Impact of stronger ringgit not felt in Singapore yet

Business Straits Times: 06 Apr:  The Malaysian ringgit has recovered against the greenback and the Singdollar since the start of the year but Singapore firms and consumers are not feeling the effects of the surge yet. 

A stronger ringgit makes exports from Malaysia more expensive for Singapore importers, but at the same time makes goods here more affordable across the Causeway. The ringgit was trading at about 2.89 to the Singdollar last night, up from 3.05 on Jan 1, and around 3.92 to the greenback, strengthening from 4.29 on Jan  Credit Suisse senior foreign exchange strategist Heng Koon How said the ringgit’s strength this year was due to oil recovering from US$28 a barrel in January to about US$38 now. 

Mr Nizam Idris, Macquarie Bank’s head of forex strategy, said the US Federal Reserve’s policy on interest rates has played a part as well. The decision to raise the US benchmark rate just twice this year – down from the four previously predicted – has prompted investors to rush into riskier assets. This has pushed Asian currencies like the ringgit higher and the greenback down. Most analysts think the ringgit will keep rising in the short term. 

Standard Chartered’s Asia forex strategist Divya Devesh expects the currency to be a “regional outperformer in 2016” as it is still one of the most undervalued in Asia. But Mr Idris warned that the ringgit’s expected short-term gain “masks Malaysia’s structural weaknesses”. He noted that the country remains more dependent than any other Asian nation on commodities while grappling with slowing investment and falling competitiveness.

Although money changers saw long lines last year when the ringgit fell, some said its rise has not altered demand significantly. “The ringgit is not an investment currency. Singaporeans are always exchanging ringgit for holidays whether or not it is strong,” said Arcade Money Changers manager Mohamed Rafik. Ms Claire Lim, 25, a human resources professional who is heading to Genting Highlands with her family next week, said the ringgit’s strength is not a factor in her decision to travel to Malaysia. “Malaysia is still the first place Singaporeans think about when we want a weekend getaway,” she said, adding that she had concerns about safety in Thailand. Some Singapore firms could see some impact, but they are taking a “wait and see” approach.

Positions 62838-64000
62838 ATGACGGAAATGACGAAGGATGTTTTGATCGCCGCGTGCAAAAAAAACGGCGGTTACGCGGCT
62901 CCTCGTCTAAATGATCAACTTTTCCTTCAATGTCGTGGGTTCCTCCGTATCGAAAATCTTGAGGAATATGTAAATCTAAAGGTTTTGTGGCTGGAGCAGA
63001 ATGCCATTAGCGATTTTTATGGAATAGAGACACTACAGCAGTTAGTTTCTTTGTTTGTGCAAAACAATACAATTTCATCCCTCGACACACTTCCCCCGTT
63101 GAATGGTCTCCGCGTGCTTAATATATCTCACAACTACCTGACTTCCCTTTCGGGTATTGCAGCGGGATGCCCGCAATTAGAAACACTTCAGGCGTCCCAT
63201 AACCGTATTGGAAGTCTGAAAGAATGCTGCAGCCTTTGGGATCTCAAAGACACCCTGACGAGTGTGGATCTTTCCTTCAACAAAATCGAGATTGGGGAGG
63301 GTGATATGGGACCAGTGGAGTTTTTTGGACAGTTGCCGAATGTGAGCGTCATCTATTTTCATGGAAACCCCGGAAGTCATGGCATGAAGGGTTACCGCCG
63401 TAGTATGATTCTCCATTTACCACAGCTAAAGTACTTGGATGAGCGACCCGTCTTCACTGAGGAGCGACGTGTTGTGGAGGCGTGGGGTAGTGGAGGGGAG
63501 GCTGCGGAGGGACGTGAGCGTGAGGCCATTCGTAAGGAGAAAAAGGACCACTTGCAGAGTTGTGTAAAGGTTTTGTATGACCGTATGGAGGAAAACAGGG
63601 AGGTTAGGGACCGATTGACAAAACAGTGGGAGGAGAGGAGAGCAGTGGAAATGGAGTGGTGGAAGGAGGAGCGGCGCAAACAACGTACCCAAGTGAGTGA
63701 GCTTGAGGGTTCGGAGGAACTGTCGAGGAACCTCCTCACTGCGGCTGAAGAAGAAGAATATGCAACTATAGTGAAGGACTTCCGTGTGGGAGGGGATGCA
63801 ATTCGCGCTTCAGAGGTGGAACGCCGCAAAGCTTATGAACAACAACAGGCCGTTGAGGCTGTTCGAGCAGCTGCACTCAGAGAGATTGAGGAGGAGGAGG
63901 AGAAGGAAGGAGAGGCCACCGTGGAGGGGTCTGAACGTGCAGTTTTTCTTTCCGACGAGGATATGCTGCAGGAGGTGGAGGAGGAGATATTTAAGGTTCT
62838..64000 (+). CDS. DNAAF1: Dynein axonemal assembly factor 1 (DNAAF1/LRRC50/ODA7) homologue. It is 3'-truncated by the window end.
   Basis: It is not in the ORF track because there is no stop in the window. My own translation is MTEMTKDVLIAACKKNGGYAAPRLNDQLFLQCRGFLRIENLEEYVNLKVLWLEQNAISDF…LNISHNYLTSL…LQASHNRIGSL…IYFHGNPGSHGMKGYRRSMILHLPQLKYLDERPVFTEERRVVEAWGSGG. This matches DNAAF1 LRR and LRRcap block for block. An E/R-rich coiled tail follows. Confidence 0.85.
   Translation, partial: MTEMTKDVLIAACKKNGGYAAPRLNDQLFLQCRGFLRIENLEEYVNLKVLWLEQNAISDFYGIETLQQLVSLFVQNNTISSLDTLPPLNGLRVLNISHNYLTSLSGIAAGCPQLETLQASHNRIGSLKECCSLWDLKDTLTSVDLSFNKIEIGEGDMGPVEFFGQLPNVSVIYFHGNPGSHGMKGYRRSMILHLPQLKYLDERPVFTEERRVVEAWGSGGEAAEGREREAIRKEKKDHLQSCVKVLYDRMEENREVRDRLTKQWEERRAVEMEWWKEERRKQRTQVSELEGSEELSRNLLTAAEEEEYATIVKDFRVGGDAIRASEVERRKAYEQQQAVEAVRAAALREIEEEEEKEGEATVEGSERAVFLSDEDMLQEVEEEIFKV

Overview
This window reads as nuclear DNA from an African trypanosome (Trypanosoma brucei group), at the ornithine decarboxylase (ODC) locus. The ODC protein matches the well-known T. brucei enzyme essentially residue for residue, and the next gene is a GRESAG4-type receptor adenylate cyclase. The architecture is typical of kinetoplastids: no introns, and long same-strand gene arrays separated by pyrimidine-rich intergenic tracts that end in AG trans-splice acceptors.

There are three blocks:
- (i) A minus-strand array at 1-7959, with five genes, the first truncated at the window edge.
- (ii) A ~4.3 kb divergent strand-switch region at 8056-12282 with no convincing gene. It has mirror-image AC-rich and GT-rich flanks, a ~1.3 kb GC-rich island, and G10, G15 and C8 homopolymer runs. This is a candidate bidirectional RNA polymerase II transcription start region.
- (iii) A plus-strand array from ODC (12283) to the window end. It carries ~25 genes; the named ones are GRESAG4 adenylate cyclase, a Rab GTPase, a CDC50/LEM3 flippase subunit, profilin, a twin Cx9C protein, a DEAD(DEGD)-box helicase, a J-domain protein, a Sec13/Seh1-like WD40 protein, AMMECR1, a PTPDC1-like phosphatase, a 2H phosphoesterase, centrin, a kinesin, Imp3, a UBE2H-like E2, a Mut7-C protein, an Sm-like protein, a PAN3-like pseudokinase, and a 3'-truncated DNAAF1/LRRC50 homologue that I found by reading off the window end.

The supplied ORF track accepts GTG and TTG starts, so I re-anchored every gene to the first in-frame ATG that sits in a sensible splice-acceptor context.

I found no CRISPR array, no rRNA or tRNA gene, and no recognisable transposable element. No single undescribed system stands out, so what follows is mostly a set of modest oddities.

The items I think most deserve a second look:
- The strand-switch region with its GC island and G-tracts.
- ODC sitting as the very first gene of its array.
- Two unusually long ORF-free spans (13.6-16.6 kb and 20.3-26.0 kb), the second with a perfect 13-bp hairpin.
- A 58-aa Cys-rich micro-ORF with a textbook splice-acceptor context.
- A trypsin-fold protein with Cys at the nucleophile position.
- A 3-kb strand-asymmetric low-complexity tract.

Mr John Kong, managing director of M Metal, which owns a factory making steel products in Johor Baru, said the firm is not feeling the heat yet. “My exposure to the ringgit is not a lot, as I import only about 10 per cent of my materials from Malaysia. But manufacturers are definitely sitting up and taking notice. Once it goes below 2.8, I will have to pay closer attention to our pricing.” While Singapore imports over 50 per cent of its fruits and vegetables from Malaysia, the ringgit’s rise will not have an impact, said suppliers and supermarkets. 

A FairPrice spokesman said there were no major price changes for Malaysian products as changes in retail prices are caused by several factors, including demand and supply.